Unfortunately, the numbers revealed are low – meaning that This Writer cannot claim they are statistically significant – that the results we have are not from random chance. There could be several reasons for that, though.

I won’t tell this story from the beginning because, by now, many of you will know it by heart. My freedom of information request on the number of incapacity benefit claimants who died after November 2011 was answered in part on August 27, when the DWP released figures up to the end of February 2014. As my request was for figures to May 28 that year, I demanded the rest. The DWP countered with a claim that I should send in another FoI request for those figures, but I disagreed strongly and the Information Commissioner’s Office sided with me. I had those figures last Friday.

The headline figure was that, between March 1 and May 28, 2014, a total of 8,640 incapacity benefits (ESA, IB and SDA) claimants died. That’s 97.08 per day, compared with 98.83 per day for the period December 1, 2011-February 28, 2014.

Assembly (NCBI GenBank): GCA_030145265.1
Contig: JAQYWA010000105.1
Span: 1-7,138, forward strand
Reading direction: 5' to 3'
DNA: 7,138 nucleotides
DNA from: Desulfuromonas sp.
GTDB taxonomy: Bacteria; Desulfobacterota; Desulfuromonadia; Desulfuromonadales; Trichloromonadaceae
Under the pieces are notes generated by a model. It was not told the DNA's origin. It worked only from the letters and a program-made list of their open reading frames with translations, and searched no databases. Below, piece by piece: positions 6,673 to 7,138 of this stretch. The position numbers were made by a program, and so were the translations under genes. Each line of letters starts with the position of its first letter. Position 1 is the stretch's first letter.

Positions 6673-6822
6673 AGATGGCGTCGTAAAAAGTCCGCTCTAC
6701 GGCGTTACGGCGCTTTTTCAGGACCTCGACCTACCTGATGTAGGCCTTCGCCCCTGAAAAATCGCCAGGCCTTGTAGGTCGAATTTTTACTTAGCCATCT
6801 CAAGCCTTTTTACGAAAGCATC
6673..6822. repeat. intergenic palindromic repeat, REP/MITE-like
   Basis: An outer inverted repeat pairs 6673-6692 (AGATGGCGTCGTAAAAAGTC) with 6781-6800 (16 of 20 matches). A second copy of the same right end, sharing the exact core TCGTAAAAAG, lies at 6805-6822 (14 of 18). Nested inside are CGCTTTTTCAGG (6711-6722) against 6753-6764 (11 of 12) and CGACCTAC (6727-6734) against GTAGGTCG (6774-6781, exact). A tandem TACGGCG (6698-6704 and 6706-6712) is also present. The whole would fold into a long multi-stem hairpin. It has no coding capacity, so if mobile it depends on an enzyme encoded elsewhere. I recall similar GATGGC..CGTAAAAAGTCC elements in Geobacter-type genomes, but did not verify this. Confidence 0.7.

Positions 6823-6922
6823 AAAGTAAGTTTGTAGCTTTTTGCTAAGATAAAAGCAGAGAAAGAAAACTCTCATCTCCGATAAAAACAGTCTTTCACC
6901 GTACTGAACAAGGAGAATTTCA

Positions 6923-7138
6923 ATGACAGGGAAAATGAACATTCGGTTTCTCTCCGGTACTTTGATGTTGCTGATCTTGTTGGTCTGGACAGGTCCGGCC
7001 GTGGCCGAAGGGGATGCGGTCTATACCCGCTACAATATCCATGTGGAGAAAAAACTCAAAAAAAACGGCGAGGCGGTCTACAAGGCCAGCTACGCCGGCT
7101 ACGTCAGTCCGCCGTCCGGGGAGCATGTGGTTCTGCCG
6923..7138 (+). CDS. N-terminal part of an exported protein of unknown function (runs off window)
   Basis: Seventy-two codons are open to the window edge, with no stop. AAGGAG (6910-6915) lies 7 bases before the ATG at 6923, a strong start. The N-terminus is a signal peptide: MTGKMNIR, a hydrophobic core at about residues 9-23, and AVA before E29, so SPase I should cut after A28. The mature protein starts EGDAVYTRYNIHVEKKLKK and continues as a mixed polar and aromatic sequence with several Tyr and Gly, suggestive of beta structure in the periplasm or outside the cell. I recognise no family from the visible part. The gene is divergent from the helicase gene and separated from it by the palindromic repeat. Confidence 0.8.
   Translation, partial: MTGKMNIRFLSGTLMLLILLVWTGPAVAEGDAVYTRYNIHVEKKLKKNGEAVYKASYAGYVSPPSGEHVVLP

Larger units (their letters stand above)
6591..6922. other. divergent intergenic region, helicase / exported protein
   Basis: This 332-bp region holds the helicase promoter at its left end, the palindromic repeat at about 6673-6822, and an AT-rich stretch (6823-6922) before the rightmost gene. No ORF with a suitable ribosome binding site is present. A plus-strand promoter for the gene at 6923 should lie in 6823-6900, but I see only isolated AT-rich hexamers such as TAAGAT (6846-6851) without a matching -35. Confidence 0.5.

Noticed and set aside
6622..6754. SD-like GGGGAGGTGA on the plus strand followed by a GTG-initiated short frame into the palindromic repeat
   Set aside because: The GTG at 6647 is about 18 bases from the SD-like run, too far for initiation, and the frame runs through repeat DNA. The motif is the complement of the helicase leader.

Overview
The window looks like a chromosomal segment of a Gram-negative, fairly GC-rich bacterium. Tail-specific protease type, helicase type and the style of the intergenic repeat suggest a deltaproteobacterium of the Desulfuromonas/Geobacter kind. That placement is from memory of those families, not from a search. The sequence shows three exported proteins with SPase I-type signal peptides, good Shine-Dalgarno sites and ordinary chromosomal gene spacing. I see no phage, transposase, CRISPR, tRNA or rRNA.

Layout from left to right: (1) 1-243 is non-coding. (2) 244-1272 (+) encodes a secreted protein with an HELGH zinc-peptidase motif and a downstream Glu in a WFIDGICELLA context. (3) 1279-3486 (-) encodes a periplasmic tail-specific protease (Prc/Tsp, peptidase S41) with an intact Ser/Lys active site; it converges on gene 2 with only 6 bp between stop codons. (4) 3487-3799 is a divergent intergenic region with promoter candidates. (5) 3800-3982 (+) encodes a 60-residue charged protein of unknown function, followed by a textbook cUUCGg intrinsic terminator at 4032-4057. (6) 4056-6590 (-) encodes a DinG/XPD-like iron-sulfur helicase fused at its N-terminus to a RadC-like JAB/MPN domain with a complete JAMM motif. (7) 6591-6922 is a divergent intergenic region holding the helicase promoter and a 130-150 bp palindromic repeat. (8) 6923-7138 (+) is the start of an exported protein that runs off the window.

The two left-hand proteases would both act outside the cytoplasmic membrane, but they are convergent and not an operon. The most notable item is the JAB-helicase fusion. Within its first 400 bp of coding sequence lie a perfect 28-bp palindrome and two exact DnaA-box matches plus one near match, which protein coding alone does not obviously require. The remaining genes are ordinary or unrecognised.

This means 156 fewer people died between March 1 and May 28, 2014 than between any equivalent period from December 2011 – February 2014.

In percentage terms, it’s a drop from 0.36 per cent of the incapacity benefits population to 0.35 per cent – as I mentioned, statistically insignificant.

It does seem reasonable, though, to take this as an indication that the work capability assessment has contributed to the deaths of claimants.